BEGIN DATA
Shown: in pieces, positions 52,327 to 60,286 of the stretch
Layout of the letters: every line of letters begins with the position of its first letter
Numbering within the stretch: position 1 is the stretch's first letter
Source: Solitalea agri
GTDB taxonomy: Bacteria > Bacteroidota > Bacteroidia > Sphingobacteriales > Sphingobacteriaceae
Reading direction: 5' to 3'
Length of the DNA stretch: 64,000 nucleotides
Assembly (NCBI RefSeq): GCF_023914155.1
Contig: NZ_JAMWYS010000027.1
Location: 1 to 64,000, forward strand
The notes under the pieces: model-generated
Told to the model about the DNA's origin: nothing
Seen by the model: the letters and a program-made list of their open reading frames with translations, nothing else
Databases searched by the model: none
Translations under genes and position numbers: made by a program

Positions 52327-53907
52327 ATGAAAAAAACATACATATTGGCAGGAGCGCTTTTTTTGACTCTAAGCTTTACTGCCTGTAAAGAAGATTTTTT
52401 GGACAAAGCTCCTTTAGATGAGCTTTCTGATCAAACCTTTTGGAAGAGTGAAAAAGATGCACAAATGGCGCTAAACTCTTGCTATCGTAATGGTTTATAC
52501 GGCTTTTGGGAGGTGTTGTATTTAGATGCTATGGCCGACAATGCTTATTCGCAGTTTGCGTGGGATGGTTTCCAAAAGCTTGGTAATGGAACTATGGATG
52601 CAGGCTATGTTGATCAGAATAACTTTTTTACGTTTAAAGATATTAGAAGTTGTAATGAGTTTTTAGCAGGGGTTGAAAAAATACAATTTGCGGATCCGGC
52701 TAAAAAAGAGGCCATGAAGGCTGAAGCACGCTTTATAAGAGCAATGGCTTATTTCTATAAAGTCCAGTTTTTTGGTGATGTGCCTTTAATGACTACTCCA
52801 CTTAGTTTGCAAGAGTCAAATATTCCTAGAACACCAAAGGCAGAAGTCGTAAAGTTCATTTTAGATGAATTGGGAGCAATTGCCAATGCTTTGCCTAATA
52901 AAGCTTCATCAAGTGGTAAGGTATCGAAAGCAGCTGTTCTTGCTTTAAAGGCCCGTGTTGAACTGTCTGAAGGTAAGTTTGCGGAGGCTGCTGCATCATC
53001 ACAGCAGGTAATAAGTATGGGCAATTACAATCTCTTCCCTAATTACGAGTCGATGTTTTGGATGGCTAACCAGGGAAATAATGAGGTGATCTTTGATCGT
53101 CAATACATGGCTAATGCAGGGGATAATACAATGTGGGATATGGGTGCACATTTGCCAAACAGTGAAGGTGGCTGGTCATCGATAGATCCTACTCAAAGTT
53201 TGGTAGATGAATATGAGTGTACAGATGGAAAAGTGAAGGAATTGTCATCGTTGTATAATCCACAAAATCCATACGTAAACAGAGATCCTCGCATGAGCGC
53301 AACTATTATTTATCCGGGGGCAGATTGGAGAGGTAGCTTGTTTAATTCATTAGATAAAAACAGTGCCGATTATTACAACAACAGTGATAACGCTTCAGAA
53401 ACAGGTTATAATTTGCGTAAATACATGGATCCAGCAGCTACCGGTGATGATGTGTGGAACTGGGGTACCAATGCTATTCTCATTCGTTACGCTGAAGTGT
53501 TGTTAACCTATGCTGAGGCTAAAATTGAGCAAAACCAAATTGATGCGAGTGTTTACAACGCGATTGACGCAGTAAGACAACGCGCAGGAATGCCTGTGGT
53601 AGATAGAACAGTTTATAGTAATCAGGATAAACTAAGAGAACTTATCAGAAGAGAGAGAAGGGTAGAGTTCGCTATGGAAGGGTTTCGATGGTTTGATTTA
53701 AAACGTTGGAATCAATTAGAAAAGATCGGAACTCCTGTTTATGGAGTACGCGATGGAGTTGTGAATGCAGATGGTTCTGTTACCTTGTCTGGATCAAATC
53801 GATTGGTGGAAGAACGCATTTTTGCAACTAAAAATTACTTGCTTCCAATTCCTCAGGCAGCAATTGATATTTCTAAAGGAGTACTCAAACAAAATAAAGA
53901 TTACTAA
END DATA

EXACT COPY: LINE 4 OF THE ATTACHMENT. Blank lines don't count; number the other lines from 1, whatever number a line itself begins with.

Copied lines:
Source: Solitalea agri